Transactions and investment deals will need to be structured to accommodate this additional risk including through introducing additional conditionality. The UK has always been open to foreign investment and, consistent with this, no transaction has been blocked to date on national security concerns. However, strict conditions have been required for deals to be cleared under the current regime. Such implications need to be considered up-front by an acquirer when planning a transaction (and risk, procedural and timing impacts appropriately factored into contractual documentation).
Given the increasing and widening emphasis on screening transactions for national security concerns, it will be important to analyse early on the risks of Government intervention/concerns arising for a transaction. Whilst concerns will be highest in the context of a takeover by a buyer affiliated to a ‘hostile state or actor’ or where a buyer owes allegiance to a hostile state or organisation, foreign nationality more generally has been considered a risk factor under the current regime. Interventions have been launched, for example, in the past, in response to investments from the United States, Canada and elsewhere in Europe. Any foreign entity may thus face close scrutiny. Concerns over asset stripping and rationalisation motivations may also provoke investigations when the acquiring company is a UK entity.
 ‘Entities’ are also broadly defined , covering any entity (whether or not a legal person) but not individuals. This includes a company, LLPs, other body corporates, partnerships, unincorporated associations and trusts.
 See further: https://www.gov.uk/government/news/new-office-for-investment-to-drive-foreign-investment-into-the-uk.
The draft Statutory Statement of Policy Intent published concerning the new national security regime also specified with respect to the new regime that: “Its use will not be designed to limit market access for individual countries; the transparency, predictability, and clarity of the legislation surrounding the call-in power is designed to support foreign direct investment in the UK, not to limit it.”
 See further the Government’s press release on this development, available here: https://www.gov.uk/government/news/new-powers-to-protect-uk-from-malicious-investment-and-strengthen-economic-resilience.
 See further: https://www.gov.uk/government/consultations/national-security-and-investment-mandatory-notification-sectors.
 See, to this effect, the draft Statement of Policy Intent published: https://www.gov.uk/government/publications/national-security-and-investment-bill-2020/statement-of-policy-intent.
 The regime only applies to issues of national security. Other public interest issues concerning e.g. media plurality, financial stability or the UK’s ability to maintain in the UK the capability to combat, and to mitigate the effects of, public health emergencies, will continue to be dealt with through the existing channels and processes.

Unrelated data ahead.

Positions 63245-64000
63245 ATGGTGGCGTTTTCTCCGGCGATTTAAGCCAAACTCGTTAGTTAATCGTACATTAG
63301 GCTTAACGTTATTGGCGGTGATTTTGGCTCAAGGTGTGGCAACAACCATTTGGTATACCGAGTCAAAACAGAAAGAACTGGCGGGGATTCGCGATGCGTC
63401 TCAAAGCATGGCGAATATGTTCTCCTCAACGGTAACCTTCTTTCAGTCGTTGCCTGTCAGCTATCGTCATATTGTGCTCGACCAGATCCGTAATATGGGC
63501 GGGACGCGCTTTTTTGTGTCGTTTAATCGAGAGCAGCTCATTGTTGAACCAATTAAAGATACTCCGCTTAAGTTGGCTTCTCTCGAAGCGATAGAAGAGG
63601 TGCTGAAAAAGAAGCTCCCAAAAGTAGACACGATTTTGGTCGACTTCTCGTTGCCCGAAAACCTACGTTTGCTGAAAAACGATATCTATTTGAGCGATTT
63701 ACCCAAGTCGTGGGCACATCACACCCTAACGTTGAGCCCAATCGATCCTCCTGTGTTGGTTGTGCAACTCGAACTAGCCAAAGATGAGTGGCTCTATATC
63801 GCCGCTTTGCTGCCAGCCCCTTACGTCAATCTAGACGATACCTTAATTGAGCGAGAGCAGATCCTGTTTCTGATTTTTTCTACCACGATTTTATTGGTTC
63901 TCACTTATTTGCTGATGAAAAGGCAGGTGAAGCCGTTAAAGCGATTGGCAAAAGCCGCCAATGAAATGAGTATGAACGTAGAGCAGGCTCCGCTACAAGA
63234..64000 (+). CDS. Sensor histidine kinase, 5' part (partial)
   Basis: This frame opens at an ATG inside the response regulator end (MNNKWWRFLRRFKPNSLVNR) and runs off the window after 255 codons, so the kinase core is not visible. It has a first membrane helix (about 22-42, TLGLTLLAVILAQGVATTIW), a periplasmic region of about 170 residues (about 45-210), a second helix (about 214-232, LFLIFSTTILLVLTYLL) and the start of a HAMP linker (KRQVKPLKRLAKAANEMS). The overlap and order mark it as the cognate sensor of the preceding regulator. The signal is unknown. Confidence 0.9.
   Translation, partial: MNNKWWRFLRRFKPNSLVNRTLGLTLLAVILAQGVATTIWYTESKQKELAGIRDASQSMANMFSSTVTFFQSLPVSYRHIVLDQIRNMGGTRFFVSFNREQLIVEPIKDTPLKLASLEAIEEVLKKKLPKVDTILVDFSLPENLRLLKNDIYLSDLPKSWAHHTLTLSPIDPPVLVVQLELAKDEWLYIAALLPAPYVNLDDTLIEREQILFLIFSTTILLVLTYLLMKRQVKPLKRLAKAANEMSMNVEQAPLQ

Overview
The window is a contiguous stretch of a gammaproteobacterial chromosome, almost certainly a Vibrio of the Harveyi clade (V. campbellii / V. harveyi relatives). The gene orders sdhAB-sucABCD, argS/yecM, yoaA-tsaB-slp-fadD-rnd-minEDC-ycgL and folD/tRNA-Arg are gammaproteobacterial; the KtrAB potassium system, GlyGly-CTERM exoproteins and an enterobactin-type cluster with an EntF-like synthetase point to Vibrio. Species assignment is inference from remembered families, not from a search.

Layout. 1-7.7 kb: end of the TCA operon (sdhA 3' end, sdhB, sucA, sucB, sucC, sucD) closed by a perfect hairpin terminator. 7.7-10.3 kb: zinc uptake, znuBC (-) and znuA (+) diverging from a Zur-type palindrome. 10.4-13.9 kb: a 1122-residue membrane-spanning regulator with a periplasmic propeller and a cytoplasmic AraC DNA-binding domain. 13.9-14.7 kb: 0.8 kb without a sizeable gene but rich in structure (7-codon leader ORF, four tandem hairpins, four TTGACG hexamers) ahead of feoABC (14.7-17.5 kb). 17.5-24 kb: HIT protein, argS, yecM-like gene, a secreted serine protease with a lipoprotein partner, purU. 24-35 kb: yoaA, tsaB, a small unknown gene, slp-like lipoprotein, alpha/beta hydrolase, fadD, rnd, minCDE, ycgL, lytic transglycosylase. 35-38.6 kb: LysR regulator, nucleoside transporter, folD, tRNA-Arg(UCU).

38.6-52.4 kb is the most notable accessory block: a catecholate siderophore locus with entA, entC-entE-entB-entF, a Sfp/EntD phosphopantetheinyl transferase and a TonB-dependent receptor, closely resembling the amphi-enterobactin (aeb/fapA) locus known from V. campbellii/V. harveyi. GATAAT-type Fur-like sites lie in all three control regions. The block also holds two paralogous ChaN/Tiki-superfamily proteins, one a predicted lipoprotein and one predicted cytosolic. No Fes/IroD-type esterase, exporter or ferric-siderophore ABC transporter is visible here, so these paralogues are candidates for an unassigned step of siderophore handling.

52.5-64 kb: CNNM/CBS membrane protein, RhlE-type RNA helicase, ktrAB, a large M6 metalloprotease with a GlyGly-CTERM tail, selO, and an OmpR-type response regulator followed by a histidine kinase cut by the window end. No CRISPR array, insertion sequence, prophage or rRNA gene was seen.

The types of tangible moveable property of greatest national security interest will vary across sectors but are likely to be closely linked to the activities of companies in areas more likely to raise national security concerns (as identified through the requirements of the mandatory notification regime). Examples of such assets may include physical designs and models, technical office equipment, and machinery.
 See: https://www.gov.uk/government/publications/national-security-and-investment-bill-2020/statement-of-policy-intent.
 CMPs are civil proceedings in which the court is provided with evidence by one party that is not shown to another party to the proceedings. Any restricted evidence is heard in closed hearings, with the other party(ies) excluded and their interests represented by a Special Advocate. The rationale behind CMPs is to ensure that evidence can still be used in the proceedings, rather than being excluded completely under the doctrine of public interest immunity (and, specifically, on grounds of national security).
 Further examples are listed below – however, this is not an exhaustive list of proposed sanctions.
Failure to notify or non-compliance with interim or final orders could result in fines of up to 5% of total worldwide turnover or £10 million (whichever is higher) on businesses and prison sentences and/or fines for individuals. Failing to comply, without reasonable excuse, with an information or attendance request could results in fines on companies and fines and/or imprisonment for individuals. It will also be an offence to knowingly or recklessly supply information that is false or misleading in a material respect – punishable through fines and/or through the sentencing of individuals to prison. There would also be an opportunity for the SoS to reconsider decisions and (re-)review a trigger event in these circumstances, even if outside of the prescribed ‘call-in’ period for voluntary transactions. Unauthorised use or disclosure of regime information would also see individuals subject to imprisonment and/or a fine.
 Source: https://assets.publishing.service.gov.uk/government/uploads/system/uploads/attachment_data/file/934438/process-flow-chart-for-businesses.pdf.
Gibson Dunn’s lawyers are available to assist in addressing any questions that you may have regarding the issues discussed in this update. For further information, please contact the Gibson Dunn lawyer with whom you usually work, any member of the firm’s Antitrust and Competition, Mergers and Acquisitions, or International Trade practice groups, or the authors:
Ali Nikpay – Partner – Head of Competition and Consumer Law, London (+44 (0) 20 7071 4273, email@example.com)
Deirdre Taylor – Partner – Antitrust and Competition, London (+44 (0) 20 7071 4274, firstname.lastname@example.org)
Attila Borsos – Partner – Competition and Trade, Brussels (+32 2 554 72 11, email@example.com)
Selina S. Sagayam – Partner – International Corporate, London (+44 (0) 20 7071 4263, firstname.lastname@example.org)
Sarah Parker – Associate – Competition and Consumer Law, London (+44 (0) 78 3324 5958, email@example.com)
Tamas Lorinczy – Associate – Corporate, London (+44 (0) 20 7071 4218, firstname.lastname@example.org)